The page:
How does the magic VoiceRight button on the back do? Well, it does do something. I had the V6C sitting atop a center channel stand, and the VoiceRight switch was set in the "On Stand" position throughout my listening. Just for giggles and grins, I switched the VoiceRight switch to its "Near Wall or In Cabinet" mode and relistened to what I had on at the time, Pink Floyd's "Welcome to the Machine." Bouncing back and forth, I heard a slight decrease in the bass presence and punch when the switch was in the "Near Wall or In Cabinet" position and the speaker was out into the room. To confirm the validity of what I was hearing, I moved the speaker back against the front wall, and the bass presence was restored somewhat. I changed back to the "On Stand" position, and the sound with the speaker against the wall became a tad boomy. I concluded from this quick experiment that VoiceRight does what it is supposed to do.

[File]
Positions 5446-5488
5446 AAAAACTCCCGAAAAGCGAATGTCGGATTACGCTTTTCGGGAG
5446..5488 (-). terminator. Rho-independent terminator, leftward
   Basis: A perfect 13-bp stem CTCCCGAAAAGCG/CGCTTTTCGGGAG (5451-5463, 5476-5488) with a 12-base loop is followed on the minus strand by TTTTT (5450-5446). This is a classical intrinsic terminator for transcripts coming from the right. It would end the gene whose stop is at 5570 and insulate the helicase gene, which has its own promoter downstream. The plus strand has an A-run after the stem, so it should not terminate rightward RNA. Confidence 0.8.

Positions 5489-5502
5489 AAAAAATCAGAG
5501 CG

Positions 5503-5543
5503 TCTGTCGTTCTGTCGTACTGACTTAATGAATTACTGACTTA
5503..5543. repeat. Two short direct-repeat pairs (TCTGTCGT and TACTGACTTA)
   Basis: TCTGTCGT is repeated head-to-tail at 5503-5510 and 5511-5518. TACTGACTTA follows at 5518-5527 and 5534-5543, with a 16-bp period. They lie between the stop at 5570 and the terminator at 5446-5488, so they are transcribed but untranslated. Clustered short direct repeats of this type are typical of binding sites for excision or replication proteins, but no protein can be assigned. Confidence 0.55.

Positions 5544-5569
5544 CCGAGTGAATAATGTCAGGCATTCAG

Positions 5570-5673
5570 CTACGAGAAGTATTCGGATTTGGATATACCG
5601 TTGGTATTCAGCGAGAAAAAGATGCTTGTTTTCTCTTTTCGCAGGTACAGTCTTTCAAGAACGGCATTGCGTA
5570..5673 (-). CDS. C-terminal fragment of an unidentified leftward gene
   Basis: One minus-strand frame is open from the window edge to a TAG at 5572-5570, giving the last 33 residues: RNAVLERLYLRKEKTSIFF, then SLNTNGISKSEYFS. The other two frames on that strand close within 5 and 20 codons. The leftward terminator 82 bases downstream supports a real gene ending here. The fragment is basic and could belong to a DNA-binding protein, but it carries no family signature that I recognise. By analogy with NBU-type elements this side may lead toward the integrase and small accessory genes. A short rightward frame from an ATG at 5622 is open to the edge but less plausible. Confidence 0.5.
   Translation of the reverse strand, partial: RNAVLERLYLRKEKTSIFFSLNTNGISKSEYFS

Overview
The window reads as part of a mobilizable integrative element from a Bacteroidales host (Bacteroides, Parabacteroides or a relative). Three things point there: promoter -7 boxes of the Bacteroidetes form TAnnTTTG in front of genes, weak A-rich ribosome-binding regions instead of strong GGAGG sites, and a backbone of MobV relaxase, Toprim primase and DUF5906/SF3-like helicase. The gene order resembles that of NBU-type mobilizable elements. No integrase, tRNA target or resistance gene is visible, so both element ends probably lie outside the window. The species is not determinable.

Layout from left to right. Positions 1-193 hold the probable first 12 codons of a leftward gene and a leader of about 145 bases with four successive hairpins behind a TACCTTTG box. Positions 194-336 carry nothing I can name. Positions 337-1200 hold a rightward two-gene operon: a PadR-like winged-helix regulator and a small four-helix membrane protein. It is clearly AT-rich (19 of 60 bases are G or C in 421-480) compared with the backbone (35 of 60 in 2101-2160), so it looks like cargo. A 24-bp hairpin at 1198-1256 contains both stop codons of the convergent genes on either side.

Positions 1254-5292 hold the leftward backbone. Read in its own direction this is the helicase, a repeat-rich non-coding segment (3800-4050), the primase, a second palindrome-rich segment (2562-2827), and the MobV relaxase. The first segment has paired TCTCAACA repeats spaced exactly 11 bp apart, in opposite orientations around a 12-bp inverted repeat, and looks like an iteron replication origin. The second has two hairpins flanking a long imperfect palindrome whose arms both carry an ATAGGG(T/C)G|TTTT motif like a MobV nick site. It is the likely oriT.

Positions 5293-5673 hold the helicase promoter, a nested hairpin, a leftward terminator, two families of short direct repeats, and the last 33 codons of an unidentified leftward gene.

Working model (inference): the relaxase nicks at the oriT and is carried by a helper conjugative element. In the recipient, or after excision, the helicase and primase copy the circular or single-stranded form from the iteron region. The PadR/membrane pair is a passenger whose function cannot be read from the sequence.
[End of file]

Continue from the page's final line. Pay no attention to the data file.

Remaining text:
Price-wise, the Verus III Grand V6C is in a good spot. In fact, considering its stunning looks and performance, I would say the price is a bargain.
If you are leery of buying a speaker over the internet, Aperion Audio has you covered with a thirty-day in-home audition. In most cases, shipping costs are covered both ways should you return the speakers for any reason. Add in a five-year transferable warranty, lifetime telephone tech support, online training, help, and guidance, and any concerns along those lines should be alleviated.
If you are in the Wilsonville, Oregon area, Aperion Audio has a standing invitation for in-person auditions of the entire Verus line of speakers.